Applications are available on the Department’s website at www.IowaAgriculture.gov by clicking on the Century Farm or Heritage Farm link under “Hot Topics.” Farm families seeking to qualify for the Century or Heritage Farms Program must submit an application to the Department no later than June 1, 2015.
The ceremony to recognize the 2015 Century and Heritage Farms is scheduled to be held at the Iowa State Fair on Thursday, August 20, 2015. The Century Farm program began in 1976 as part of the Nation’s Bicentennial Celebration and 18,328 farms from across the state have received this recognition. The Heritage Farm program was started in 2006, on the 30th anniversary of the Century Farm program, and 736 farms have been recognized.
Last year 344 Century Farms and 86 Heritage Farms were recognized.
Public Input Sought on Iowa’s Science Education Standards
The Department of Education announced a series of forums to collect public input on Iowa’s academic standards for science. This follows a series of meetings, which began in early November, by a team of 19 Iowa leaders in education and business to review Iowa’s science standards, as well as rigorous science standards from other states, and to make a preliminary recommendation for improvement.
The review is in response to Governor Branstad’s Executive Order 83, signed in October of 2013, related to local control of education standards and assessments. The Executive Order states: “…the adoption of state standards should be done in an open, transparent way that includes opportunities for Iowans to review and offer input.”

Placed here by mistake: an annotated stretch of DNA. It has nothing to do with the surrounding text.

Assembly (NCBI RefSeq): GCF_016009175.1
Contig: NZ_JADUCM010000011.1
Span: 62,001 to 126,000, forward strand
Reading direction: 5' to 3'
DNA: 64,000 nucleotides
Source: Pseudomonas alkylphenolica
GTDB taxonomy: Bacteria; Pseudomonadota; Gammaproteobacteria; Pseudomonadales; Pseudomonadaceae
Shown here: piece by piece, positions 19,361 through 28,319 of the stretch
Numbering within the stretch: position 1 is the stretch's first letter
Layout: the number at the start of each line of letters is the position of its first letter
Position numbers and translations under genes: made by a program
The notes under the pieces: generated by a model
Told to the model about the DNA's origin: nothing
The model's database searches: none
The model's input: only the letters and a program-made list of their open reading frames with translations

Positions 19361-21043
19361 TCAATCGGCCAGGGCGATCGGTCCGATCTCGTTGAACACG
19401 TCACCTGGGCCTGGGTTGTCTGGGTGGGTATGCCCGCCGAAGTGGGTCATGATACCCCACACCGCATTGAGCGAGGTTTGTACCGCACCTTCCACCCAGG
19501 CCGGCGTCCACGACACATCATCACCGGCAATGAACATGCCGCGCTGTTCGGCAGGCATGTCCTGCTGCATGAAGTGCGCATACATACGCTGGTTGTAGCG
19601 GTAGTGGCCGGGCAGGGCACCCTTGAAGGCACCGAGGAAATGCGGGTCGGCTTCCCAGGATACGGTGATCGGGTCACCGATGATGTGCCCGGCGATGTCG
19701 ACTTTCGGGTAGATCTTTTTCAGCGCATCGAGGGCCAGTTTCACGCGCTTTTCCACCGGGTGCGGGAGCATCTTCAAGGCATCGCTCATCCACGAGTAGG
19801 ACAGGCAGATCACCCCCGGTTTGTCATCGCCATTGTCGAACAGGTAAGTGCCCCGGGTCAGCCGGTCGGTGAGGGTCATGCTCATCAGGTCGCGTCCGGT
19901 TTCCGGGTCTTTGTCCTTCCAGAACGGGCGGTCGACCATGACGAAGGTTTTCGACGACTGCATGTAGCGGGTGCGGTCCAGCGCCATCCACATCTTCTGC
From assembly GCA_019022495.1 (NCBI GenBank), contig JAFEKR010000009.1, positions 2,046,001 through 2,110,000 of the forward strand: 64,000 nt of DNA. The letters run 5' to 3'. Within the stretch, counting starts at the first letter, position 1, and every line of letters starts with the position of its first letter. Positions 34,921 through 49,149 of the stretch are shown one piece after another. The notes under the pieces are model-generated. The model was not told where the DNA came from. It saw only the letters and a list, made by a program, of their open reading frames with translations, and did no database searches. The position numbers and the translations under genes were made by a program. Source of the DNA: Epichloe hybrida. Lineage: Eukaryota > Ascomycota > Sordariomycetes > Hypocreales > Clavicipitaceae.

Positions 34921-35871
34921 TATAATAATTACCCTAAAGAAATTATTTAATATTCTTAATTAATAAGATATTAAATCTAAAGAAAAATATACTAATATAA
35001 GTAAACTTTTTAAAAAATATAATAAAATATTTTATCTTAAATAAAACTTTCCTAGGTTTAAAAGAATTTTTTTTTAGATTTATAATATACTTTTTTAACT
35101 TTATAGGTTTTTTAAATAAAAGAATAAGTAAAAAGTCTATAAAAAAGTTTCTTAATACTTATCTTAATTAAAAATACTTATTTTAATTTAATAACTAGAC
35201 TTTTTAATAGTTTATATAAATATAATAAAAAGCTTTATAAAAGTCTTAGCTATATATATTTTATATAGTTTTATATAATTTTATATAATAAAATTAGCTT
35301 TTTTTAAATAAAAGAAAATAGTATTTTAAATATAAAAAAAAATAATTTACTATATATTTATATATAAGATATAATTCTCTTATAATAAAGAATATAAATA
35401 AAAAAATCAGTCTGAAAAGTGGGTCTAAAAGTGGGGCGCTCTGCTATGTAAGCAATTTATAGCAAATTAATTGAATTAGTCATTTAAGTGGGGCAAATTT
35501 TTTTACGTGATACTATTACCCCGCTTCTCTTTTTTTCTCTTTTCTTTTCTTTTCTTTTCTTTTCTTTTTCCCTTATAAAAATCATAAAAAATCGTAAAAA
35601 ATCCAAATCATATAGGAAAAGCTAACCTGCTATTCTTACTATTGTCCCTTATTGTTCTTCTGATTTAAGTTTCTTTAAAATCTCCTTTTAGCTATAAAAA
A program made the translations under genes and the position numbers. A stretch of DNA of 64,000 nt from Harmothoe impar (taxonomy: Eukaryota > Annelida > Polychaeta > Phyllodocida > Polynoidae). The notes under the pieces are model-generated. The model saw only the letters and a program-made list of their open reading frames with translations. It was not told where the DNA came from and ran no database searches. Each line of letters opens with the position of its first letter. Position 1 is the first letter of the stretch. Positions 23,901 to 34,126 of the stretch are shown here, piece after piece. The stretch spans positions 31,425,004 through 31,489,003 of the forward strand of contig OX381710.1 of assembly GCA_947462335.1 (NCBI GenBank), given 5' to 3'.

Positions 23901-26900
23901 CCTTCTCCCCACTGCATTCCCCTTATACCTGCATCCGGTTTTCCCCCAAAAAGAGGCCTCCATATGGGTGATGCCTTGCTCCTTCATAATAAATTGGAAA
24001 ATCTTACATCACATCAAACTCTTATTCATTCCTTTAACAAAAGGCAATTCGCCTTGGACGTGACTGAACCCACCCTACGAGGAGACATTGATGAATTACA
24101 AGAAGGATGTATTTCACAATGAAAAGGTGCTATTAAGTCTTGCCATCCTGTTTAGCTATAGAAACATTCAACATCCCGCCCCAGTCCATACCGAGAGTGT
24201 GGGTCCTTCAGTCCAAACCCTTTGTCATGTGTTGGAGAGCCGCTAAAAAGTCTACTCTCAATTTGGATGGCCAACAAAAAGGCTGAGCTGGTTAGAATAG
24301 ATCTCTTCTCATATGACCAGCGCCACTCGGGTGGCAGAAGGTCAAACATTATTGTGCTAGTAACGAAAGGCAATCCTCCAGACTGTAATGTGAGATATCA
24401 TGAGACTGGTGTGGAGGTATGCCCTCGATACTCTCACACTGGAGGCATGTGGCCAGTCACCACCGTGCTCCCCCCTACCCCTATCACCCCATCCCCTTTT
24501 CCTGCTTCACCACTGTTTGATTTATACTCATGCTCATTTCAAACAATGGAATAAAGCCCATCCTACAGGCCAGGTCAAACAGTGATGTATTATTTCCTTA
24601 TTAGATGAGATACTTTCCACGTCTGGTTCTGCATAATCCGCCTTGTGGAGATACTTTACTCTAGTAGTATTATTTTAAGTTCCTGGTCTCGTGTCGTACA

The public can weigh in on the standards in a person or via an online survey. The survey is located here: https://www.surveymonkey.com/s/VW6SHDY?c=Iowa_Science_Survey and is available until February 27th.
Here are the dates and times of the public forums:
|Wednesday, Feb. 11: Waukee (4:30 – 6:30 pm)
Waukee Community Schools District Office
560 Southeast University Ave.
Tuesday, Feb. 24: Ottumwa (4:30 – 6:30 pm)
Great Prairie Area Education Agency
2814 North Court Street
|Wednesday, Feb. 25: Dubuque (4:30 – 6:30 pm)
Keystone Area Education Agency
2310 Chaney Road
Thursday, Feb. 26: Sioux City (4:30 – 6:30 pm)
Northwest Area Education Agency
1520 Morningside Ave.
The team will consider the public feedback before sending a final recommendation to the Education Department and to the State Board of Education next spring.
The review of science standards will be followed by reviews of the other parts of Iowa’s statewide standards, which cover social studies, mathematics, English language arts and 21st century skills. Each review will follow a similar format.